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Tuesday 16 July 2019
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Walk in and deal with your stress

NCRHA's deputy chairman Elvin Edwards cuts the ribbon
to officially open the NCRHA's Stress Relief Centre in Chaguanas. First row from left is Renee Pilgrim, NCRHA facilities manager - Chaguanas Cluster,  Ashvini Nath, Manager - Mental Health Services at Ministry of Health, NCRHA Director Yvonne Bullen-Smith and NCRHA's chief operations officer Stacy Thomas-Lewis. Members of the clinical team in the second row are clinical psychologists' Cavelle Delfosse, Patricia Lee-Wah Cooper and Samidha Maharaj.
NCRHA's deputy chairman Elvin Edwards cuts the ribbon to officially open the NCRHA's Stress Relief Centre in Chaguanas. First row from left is Renee Pilgrim, NCRHA facilities manager - Chaguanas Cluster, Ashvini Nath, Manager - Mental Health Services at Ministry of Health, NCRHA Director Yvonne Bullen-Smith and NCRHA's chief operations officer Stacy Thomas-Lewis. Members of the clinical team in the second row are clinical psychologists' Cavelle Delfosse, Patricia Lee-Wah Cooper and Samidha Maharaj.

SUZANNE ROSS,* 61, says she is not a happy woman right now because of stress. Happiness for Ross is peace of mind, but she is being robbed of it by an ongoing familial land dispute which spans 39 years.

When Ross is stressed she would do things she does not normally do, say things she does not normally say and even cry. The stress, also, results in chest pains.

Stress, she added, makes her “a totally different person.”

“I does feel like I am going mad. I don’t want to hear anybody. I don’t want to see anybody and when I am stressed I do not sleep. I just go, just work, work, work, find something to do,” she said.

To ease her stress, Ross would listen to music or even drink a beer. She prefers to “go hungry than have stress.”

Ross is not alone in her battle with stress.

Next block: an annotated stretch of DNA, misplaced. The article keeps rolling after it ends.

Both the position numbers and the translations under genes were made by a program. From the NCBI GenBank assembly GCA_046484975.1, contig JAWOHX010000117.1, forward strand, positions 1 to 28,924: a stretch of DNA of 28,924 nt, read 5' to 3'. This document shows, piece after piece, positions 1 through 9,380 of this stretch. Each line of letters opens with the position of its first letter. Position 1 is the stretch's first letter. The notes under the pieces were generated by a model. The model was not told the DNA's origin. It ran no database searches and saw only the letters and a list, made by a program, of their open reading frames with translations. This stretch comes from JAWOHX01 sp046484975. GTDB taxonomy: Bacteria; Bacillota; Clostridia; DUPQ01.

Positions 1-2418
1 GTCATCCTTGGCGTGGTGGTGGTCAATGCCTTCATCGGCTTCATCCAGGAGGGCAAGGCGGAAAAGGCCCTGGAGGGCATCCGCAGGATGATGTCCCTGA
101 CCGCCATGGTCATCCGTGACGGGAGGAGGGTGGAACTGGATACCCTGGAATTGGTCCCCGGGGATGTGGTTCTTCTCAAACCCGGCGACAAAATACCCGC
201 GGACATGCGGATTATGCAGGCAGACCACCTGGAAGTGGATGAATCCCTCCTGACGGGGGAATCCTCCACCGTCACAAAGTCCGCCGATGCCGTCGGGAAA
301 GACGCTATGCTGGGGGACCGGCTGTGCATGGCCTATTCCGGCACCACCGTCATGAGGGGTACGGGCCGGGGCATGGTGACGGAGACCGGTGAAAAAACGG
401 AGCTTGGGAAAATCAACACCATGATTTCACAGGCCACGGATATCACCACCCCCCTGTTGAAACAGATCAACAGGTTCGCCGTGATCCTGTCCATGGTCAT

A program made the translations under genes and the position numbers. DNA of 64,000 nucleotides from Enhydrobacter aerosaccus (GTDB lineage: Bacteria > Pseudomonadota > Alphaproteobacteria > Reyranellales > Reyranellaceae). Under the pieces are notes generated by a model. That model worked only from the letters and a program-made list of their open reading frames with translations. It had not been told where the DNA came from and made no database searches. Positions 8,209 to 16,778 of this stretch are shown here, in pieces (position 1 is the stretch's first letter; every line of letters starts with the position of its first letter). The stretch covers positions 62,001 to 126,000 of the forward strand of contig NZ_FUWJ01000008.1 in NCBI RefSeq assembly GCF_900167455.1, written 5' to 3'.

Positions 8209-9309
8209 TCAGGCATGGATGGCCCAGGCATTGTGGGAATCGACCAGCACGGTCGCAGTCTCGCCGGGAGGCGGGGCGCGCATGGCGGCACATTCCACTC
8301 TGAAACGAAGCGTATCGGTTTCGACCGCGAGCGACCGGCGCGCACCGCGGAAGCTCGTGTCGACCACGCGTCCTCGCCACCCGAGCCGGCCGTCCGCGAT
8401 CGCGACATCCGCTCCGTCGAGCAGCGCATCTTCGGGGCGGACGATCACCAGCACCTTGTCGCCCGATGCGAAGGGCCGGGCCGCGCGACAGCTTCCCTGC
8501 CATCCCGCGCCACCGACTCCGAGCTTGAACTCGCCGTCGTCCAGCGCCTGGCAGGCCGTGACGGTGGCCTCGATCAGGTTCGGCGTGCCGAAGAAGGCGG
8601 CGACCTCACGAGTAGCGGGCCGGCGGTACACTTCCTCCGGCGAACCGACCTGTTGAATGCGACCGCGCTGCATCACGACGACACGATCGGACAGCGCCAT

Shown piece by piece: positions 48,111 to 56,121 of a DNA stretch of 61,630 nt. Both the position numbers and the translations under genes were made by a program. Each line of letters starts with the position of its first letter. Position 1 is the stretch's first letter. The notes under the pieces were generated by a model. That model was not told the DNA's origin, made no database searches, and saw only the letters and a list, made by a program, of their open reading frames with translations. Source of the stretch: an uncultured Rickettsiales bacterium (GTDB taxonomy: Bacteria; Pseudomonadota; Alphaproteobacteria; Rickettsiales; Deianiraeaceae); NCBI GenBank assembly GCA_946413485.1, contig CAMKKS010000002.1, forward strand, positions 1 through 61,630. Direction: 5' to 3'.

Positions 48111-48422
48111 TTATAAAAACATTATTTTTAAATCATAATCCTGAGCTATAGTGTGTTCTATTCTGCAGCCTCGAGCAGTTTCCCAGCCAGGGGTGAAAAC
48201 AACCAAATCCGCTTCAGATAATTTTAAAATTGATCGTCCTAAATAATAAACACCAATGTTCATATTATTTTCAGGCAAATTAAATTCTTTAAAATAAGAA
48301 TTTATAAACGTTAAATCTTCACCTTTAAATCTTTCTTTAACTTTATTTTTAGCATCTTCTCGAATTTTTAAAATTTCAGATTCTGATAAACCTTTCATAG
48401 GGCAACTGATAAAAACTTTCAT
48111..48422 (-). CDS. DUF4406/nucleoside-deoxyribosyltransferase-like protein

A 2018 report entitled Stress: Are We Coping from the London Mental Health Foundation found “that over the past year, almost three quarters (74 per cent) of people have at some point felt so stressed that they felt overwhelmed or unable to cope.”

The study also found from a sample size of 4,619 respondents that “women report more stress than men (89 per cent vs 76 per cent). This may be the case both in general, and in the workplace. Certain ethnic groups also experience more work-related stress (particularly African-Caribbean women), which has been linked to reported incidents of racism.”

In TT, the North Central Regional Health Authority (NCRHA) opened its first stress relief centre on March 16.

The centre’s purpose, psychiatrist Prof Gerard Hutchinson, told Newsday in e-mailed responses, is “to provide a mental health service that caters to the community that allows individuals who feel that they are not coping with the stress of everyday life to have an opportunity to talk through what the problem might be and what they could do about it.” He said at the centre people would work with a mental health professional such as a mental health nurse, psychologist or psychiatrist, depending on the severity of the problem.

“The focus will, therefore, be to identify the core issues related to the stressors including one’s interpretation of it and response to it in order to find appropriate solutions,” he said.

The centre has a team of nurses, psychologists, and psychiatrists, who, Hutchinson said, will screen, counsel and develop programmes “to help people manage these stress-related problems.”

At the centre people will access social and life skills, psychotherapy, and medication, group, creative and activity therapy. The centre focuses on self-harm, trauma, workplace stress, relationship conflict, and parent-child problem. It was developed, said NCRHA CEO Davlin Thomas, because a number of people came to the emergency department because they had been self-harming.